On Sunday, more than a thousand sets of twins from around Australia and the world will gather in Melbourne to celebrate the bond they share with their identical or fraternal twin.
The physical similarities of identical twins have always drawn interest from onlookers, but it’s only in recent decades that researchers have recognised the important role twins play in health and medical research.
Identical twins are genetically the same but their environments become more individual as they age. Studying identical twin pairs, therefore, gives insights into how the environment and genes interact.
This has become increasingly important when studying the complexities of health-related issues across an individual’s lifespan. When one identical twin develops a disease but the other doesn’t – or one twin adopts a particular lifestyle that’s completely different to the other – researchers can learn valuable information about environmental risk factors.
Non-identical or fraternal twin pairs are also important for research; they share, on average, 50% of their genes, just like other siblings who aren’t twins.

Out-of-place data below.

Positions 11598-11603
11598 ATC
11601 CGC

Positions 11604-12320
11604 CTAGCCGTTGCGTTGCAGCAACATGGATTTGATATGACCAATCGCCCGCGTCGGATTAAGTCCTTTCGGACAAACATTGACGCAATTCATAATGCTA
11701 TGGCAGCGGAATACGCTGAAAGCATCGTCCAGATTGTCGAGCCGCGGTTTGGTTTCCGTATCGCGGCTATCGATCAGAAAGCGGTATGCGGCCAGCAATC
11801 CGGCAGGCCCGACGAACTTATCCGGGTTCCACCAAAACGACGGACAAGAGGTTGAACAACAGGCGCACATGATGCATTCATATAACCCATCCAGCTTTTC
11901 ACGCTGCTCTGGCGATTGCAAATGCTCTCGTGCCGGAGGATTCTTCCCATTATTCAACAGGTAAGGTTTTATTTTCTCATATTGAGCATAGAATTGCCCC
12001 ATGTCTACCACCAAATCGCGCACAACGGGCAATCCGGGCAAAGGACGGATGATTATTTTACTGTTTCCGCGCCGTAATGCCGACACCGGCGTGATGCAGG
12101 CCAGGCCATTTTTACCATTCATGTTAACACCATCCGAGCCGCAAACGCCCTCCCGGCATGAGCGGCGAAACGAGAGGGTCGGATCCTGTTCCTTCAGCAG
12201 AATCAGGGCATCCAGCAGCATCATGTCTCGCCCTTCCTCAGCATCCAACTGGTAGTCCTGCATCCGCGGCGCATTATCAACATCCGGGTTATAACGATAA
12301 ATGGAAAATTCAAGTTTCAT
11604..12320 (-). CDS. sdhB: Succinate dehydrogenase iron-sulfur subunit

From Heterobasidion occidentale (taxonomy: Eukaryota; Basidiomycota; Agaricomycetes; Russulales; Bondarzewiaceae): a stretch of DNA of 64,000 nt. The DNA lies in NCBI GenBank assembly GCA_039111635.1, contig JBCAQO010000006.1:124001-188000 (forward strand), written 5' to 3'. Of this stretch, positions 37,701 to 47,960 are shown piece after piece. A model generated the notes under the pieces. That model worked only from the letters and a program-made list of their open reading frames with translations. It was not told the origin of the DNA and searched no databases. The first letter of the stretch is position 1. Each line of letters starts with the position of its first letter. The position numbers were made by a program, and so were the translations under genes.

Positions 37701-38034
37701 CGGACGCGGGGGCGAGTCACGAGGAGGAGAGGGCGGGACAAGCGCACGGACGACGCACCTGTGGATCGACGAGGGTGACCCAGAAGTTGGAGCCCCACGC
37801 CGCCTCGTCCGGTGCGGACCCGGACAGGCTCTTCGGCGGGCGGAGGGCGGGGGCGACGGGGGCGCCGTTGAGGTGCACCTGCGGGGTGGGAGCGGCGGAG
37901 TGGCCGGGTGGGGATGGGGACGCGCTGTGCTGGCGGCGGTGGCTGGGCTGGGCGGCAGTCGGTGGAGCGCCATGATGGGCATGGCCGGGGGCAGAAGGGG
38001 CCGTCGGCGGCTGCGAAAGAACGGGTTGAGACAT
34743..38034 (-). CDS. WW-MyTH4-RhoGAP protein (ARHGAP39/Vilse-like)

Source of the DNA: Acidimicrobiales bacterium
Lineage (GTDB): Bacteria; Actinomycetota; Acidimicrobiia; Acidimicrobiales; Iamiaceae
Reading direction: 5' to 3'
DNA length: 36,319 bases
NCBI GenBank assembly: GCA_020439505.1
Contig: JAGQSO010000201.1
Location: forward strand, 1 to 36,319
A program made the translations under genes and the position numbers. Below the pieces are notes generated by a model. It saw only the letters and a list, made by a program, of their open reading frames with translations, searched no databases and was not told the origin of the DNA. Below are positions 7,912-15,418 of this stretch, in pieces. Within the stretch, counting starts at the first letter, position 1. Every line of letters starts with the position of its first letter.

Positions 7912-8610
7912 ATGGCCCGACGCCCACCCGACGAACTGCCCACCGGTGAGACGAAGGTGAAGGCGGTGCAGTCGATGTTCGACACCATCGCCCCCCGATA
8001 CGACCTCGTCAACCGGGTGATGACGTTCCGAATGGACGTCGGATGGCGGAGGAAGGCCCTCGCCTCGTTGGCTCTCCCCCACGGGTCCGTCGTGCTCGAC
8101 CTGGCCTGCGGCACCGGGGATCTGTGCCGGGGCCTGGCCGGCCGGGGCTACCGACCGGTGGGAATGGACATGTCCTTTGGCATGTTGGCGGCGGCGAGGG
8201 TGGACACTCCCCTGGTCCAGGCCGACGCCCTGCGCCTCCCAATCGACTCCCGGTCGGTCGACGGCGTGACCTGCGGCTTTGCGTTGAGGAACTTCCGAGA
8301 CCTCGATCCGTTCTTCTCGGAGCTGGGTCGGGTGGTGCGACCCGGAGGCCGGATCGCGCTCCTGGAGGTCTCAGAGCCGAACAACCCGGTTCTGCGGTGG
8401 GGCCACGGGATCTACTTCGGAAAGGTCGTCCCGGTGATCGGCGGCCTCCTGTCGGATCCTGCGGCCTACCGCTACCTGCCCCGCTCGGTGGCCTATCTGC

The most powerful twin studies gather data from both identical and non-identical twin pairs and compare similarities to find out if there is evidence for genetic factors in disease development. If identical pairs are no more similar for a particular characteristic than non-identical pairs, it becomes clear that the characteristic can’t be influenced by genetics.
Also, by studying mixed-gender twins, researchers can discover important information about the differences between the sexes. And comparisons across different types of twin pairs can be informative: a male member of a boy/girl pair shared the womb with a female sibling, while a male member of boy/boy pair shared the womb with a male sibling. This allows researchers to study the effect of different hormonal environments in the womb.
Twin insights in medical research
The Australian Twin Registry (ATR) is the largest voluntary twin registry in the world, with a membership of around 37,000 pairs of all ages. The registry has supported more than 450 twin studies since it was established 30 years ago, including leading research on epilepsy, smoking and epigenetics.
Epilepsy is not one disease, but a large number of different conditions that can be categorised into groups.
By studying the similarities of identical and non-identical twins for epilepsies, researchers in the 1980s – headed by the University of Melbourne’s Sam Berkovic – worked out which groups of epilepsy conditions were likely to have a genetic basis.
This research was the first step in the identification of more than 20 different epilepsy genes which, when mutated, predispose to an inherited form of epilepsy. Knowing the normal functions of these genes gives insights into the biological mechanisms underlying hereditary epilepsy, with important implications for understanding causes, diagnosis and treatment.